How Do You Make Report Cards And Communications Of Learning Work In The Time Of A COVID Shutdown?

Yesterday, I wrote a blog post about the moments online that make me smile. In this post, I also referred to a recent one by Lisa Corbett, and I mentioned that Doug Peterson highlighted Lisa’s post in his This Week In Ontario Edublogs feature. Among other things, Lisa’s blog post discussed the upcoming report cards that go out at the end of June. When Doug went to read my post, he left a comment about these report cards and some inspiration for a future post. Unfortunately, there was a technology blip, and I did not receive the comment, but a Twitter conversation helped me piece things together.

This is the post that Doug inspired. The more that I thought about his tweets, the more that I realized that there is a lot to say beyond what can be encapsulated in a few tweets.

I know that there will always be some students that participate and attend more online than others, and some that come for less time for a variety of reasons. Pivoting throughout the year is never ideal, and while a remote learning environment can be wonderful for some students — and we do have some that thrive in this environment — it’s not for everyone. A general comment as Lisa suggested would likely be great for most report cards and Communications of Learning — and yes, I am separating these two, as I feel as though they are so very different — but I also believe that there can still be a lot said on these report cards and Communications of Learning, even in the strangest of circumstances. Here’s my thinking around how we could make these reporting requirements work β€” in no particular order, even though there are numbers.

1.Begin with the overall expectations. While I’ve taught kindergarten for most of my 20 year teaching career, I did spend about six years in other grades, and this is a message that spans all grades. It’s even part of Growing Success. The specific expectations provide proof for the overall ones. Considering our pivot, I would think that by looking closely at the key areas of learning in each subject area or frame (in kindergarten), we can then find entry points given possibly some very different material access and spaces at home. This would maybe help address Doug’s comment about tennis. Tennis might not be possible at home, but what is the key learning here, and what could be done to support this learning?

2.Look to families for support. I realize that with our shutdown right now, many parents are working at home alongside their kids. Not all parents are able to sit beside their child for each class and/or spend hours uploading proof of learning outside of classroom time. I wouldn’t expect this either. In fact, I love the independence that even our youngest kindergarten students demonstrate online, and both my teaching partner, Paula, and I want to continue to support this independence.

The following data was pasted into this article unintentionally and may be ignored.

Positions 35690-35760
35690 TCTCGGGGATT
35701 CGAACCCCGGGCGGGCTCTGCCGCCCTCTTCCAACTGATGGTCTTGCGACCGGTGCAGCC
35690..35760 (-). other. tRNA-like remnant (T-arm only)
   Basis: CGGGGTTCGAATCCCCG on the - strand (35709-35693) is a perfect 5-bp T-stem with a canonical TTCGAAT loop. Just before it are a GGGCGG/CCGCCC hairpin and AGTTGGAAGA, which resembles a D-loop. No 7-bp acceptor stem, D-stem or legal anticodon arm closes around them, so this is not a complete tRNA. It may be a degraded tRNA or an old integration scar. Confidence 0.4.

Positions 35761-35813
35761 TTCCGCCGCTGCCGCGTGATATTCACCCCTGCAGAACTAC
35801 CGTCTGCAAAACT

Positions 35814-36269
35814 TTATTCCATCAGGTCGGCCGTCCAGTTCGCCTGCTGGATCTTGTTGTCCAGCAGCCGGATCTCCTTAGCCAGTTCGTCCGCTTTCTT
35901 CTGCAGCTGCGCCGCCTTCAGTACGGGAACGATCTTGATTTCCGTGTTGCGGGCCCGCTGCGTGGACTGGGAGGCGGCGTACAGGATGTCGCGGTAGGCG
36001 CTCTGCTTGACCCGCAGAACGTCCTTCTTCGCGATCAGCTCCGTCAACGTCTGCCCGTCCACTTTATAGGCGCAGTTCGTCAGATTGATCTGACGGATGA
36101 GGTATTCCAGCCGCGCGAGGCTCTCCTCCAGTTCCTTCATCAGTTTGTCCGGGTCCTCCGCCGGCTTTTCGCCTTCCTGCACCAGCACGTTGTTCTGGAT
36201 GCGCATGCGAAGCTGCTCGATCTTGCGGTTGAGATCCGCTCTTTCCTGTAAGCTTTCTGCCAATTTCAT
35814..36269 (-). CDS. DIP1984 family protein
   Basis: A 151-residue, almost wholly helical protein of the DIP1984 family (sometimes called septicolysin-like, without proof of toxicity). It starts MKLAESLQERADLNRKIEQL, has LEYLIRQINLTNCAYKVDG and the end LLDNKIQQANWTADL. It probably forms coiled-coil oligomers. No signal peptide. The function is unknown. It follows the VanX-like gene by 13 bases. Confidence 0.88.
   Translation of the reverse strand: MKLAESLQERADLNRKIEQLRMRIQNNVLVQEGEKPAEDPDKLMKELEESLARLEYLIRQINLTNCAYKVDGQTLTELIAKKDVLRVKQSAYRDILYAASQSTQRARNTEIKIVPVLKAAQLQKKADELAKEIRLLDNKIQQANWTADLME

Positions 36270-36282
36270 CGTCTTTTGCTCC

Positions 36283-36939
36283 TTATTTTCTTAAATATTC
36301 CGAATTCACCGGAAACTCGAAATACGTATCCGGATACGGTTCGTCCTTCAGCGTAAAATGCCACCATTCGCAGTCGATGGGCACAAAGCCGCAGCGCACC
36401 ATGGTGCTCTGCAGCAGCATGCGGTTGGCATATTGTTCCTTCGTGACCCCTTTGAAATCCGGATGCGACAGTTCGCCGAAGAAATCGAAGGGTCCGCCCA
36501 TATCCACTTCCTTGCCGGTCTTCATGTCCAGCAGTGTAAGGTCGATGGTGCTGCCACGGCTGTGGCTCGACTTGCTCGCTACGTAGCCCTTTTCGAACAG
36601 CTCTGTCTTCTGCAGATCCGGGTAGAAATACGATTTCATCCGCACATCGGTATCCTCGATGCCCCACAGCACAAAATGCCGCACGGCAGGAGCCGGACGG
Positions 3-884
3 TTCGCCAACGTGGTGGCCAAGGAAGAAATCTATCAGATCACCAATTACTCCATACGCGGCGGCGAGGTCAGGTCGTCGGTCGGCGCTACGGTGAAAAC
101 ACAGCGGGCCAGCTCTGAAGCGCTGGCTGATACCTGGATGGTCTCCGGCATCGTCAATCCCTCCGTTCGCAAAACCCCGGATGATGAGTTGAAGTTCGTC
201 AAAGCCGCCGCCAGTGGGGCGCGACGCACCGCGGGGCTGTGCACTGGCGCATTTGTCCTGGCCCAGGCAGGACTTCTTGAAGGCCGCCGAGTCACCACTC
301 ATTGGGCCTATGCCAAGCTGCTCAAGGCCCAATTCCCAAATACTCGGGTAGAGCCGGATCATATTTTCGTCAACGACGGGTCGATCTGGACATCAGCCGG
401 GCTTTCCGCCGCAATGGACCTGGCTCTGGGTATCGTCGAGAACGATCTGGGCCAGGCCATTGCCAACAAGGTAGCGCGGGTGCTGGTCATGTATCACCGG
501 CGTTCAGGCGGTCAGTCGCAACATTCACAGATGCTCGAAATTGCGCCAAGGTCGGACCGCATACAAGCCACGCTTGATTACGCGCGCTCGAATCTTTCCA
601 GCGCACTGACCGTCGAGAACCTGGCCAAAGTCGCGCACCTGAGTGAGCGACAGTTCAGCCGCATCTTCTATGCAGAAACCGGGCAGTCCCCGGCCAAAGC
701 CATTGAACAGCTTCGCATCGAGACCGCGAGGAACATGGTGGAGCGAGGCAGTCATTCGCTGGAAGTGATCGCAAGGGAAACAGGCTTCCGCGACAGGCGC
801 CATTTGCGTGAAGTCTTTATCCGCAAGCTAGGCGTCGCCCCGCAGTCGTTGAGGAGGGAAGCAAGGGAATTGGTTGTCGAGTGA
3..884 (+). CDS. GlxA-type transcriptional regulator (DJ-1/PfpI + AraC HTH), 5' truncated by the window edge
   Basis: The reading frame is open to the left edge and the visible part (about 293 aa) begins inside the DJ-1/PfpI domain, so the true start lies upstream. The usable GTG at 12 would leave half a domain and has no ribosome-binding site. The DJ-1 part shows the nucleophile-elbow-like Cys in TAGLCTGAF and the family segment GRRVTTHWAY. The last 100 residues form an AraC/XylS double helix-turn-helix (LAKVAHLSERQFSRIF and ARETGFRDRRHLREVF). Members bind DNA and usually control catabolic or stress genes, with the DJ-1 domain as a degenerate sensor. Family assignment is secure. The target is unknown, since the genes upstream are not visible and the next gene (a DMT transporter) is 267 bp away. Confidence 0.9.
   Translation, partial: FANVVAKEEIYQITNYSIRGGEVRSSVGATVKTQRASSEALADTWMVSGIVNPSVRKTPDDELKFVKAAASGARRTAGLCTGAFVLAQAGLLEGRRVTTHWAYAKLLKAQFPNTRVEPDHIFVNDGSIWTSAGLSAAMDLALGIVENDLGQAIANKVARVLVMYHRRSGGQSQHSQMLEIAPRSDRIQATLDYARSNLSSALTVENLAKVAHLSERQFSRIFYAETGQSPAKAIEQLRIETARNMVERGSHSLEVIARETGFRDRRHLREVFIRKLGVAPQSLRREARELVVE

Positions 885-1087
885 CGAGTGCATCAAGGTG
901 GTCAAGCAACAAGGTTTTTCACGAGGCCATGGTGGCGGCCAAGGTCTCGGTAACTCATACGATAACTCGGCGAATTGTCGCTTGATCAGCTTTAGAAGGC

All of this being said, if ever there was a time that “parents as partners” is key, I think that it’s now. I keep thinking about this photograph and these videos that a mom shared with us on MS Teams the other day (permission granted to share publicly).

While the video clips are short, the discussion that she has with her son not only provides us with insight about his thinking and learning, but also about her support. We can then suggest next steps accordingly. This is also evidence of learning that we can reflect on in the Communication of Learning. While I realize that this will not look the same in all grades, my step-dad is also a teacher. He mentioned that many of his parents email him with student assignments. Through the email discussions, he’s able to ascertain independent student work, parent support, and next step possibilities. Now he also has this information for report cards.

3.Personalize. While expectations need to guide assessment regardless of grade, there’s nothing to say that comments need to be the same for each student. Different specific expectations that match up to the same overall ones might align better for various students and given various circumstances. Maybe COVID becomes the call to personalize reports even more regardless of grade. (This is already key when it comes to the Communications of Learning, which is one of many things that I love about them!) I wonder if considering these different pieces of evidence might also reduce some teacher stress around needing to collect the same assignment from each child.

4.Consider the triangulation of data, maybe more than ever before. The triangulation of data is highlighted in Growing Success, and even present with slightly different wording in Growing Success — The Kindergarten Addendum. Sometimes collecting work products and seeing demonstrations of learning are harder online, but what about conversations with students? What about observing students as they work? In kindergarten, this observing part is often easier with cameras on, but I know that cameras are frequently off in older grades. I wonder if a breakout room discussion might work though or even a discussion in the chat. Collecting data in these different ways might still provide wonderful evidence of student achievement.